Difference between revisions of "Governor of California"
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Revision as of 15:35, 20 May 2013
|Office website:||Official Link|
|Term limits:||2 terms|
|Length of term:||4 years|
|Authority:||California Constitution, Article 5, Section 1|
|Assumed office:||January 2011|
|Next election:||November 4, 2014|
|Last election:||November 2, 2010|
|Other California Executive Offices|
|Governor • Lieutenant Governor • Secretary of State • Attorney General • Treasurer • Auditor • Controller • Superintendent of Public Instruction • Agriculture Secretary • Insurance Commissioner • Natural Resources Secretary • Industrial Relations Director • Public Utilities Commission|
The 39th and current Governor of California is Jerry Brown, a Democrat, who was elected in November 2010. He took office on January 1, 2011. Brown's term will face re-election, if he chooses to run, in November 2014, and his term will end in January of the following the year.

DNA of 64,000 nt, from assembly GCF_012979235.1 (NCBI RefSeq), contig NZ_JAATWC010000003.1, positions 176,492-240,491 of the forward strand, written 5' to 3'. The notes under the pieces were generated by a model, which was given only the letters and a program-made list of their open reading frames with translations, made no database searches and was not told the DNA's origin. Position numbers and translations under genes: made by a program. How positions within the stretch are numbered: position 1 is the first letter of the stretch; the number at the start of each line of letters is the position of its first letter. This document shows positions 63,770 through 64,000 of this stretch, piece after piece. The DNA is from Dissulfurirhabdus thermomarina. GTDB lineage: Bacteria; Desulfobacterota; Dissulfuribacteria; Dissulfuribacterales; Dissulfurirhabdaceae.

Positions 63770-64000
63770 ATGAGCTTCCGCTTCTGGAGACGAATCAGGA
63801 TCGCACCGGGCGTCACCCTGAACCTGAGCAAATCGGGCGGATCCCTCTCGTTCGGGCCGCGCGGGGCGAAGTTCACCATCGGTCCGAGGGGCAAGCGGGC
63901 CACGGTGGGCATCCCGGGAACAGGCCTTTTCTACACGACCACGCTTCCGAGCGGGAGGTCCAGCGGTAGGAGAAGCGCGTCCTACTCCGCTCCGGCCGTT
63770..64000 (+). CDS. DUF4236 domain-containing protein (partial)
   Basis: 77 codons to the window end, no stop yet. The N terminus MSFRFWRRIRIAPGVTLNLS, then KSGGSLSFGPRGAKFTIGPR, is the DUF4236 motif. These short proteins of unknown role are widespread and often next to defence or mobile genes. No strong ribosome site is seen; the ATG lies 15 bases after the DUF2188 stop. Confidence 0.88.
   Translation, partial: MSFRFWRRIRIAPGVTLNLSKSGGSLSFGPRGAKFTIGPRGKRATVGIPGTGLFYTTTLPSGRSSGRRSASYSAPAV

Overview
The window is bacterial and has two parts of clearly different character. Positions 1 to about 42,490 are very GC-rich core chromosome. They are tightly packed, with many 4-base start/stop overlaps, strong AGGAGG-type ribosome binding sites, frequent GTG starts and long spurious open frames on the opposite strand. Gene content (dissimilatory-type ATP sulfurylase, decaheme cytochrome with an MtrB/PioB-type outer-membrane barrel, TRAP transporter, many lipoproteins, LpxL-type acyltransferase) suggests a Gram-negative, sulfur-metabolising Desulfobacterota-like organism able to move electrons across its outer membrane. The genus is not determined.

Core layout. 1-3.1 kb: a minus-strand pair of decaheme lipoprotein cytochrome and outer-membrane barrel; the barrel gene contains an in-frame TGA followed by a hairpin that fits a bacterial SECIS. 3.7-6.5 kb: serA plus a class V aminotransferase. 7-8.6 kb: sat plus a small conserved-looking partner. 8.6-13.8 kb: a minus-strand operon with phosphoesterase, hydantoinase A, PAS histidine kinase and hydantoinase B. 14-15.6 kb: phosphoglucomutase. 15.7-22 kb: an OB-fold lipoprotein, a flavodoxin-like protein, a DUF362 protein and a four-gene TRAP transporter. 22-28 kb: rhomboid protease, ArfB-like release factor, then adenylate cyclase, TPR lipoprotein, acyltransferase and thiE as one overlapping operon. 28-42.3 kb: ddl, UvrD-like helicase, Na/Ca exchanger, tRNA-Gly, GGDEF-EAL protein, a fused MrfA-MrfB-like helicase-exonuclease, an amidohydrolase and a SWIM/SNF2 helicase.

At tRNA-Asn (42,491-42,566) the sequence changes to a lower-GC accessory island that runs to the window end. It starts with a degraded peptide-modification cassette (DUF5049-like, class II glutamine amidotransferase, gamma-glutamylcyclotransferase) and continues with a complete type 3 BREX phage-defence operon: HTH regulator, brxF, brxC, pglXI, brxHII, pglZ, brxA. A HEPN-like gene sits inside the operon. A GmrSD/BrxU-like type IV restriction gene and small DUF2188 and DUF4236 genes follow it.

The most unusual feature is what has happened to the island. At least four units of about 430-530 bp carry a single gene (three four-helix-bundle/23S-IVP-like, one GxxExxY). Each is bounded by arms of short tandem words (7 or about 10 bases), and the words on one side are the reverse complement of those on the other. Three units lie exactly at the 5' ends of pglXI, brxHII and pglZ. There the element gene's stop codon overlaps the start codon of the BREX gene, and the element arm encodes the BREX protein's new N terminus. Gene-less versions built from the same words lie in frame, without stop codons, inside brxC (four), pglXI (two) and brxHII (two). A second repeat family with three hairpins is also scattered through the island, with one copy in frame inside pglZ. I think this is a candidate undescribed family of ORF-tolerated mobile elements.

Brown previously served as the 34th Governor of California, from 1975 to 1983. Because Brown was elected to both of his terms as the 34th governor before terms limits was passed in 1990, he was eligible to run again in 2010.
Before becoming governor, Brown served one term as state attorney general from 2006 to 2010. Before returning to statewide office, he was mayor of Oakland, CA from 1998 to 2006. Brown also made three unsuccessful runs for President of the United States in 1976, 1980 and 1991, and served as chair of the California Democratic Party from 1989 to 1991. He also founded the Oakland School for the Arts and the Oakland Military Institute and worked as an attorney for the firm of Tuttle and Taylor.
The supreme executive power of this State is vested in the Governor.
|2015 • 2014 • 2013 • 2012 • 2011 • 2010|
|Current Lt. Governors|
|Lt. Governor Elections|